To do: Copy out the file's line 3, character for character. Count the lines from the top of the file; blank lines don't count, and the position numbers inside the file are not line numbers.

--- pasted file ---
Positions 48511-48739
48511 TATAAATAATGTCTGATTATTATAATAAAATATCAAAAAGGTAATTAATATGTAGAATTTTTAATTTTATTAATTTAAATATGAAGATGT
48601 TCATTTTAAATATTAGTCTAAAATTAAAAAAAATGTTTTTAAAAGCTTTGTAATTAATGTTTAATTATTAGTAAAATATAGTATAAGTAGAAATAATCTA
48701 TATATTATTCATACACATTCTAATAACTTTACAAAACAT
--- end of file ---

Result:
48601 TCATTTTAAATATTAGTCTAAAATTAAAAAAAATGTTTTTAAAAGCTTTGTAATTAATGTTTAATTATTAGTAAAATATAGTATAAGTAGAAATAATCTA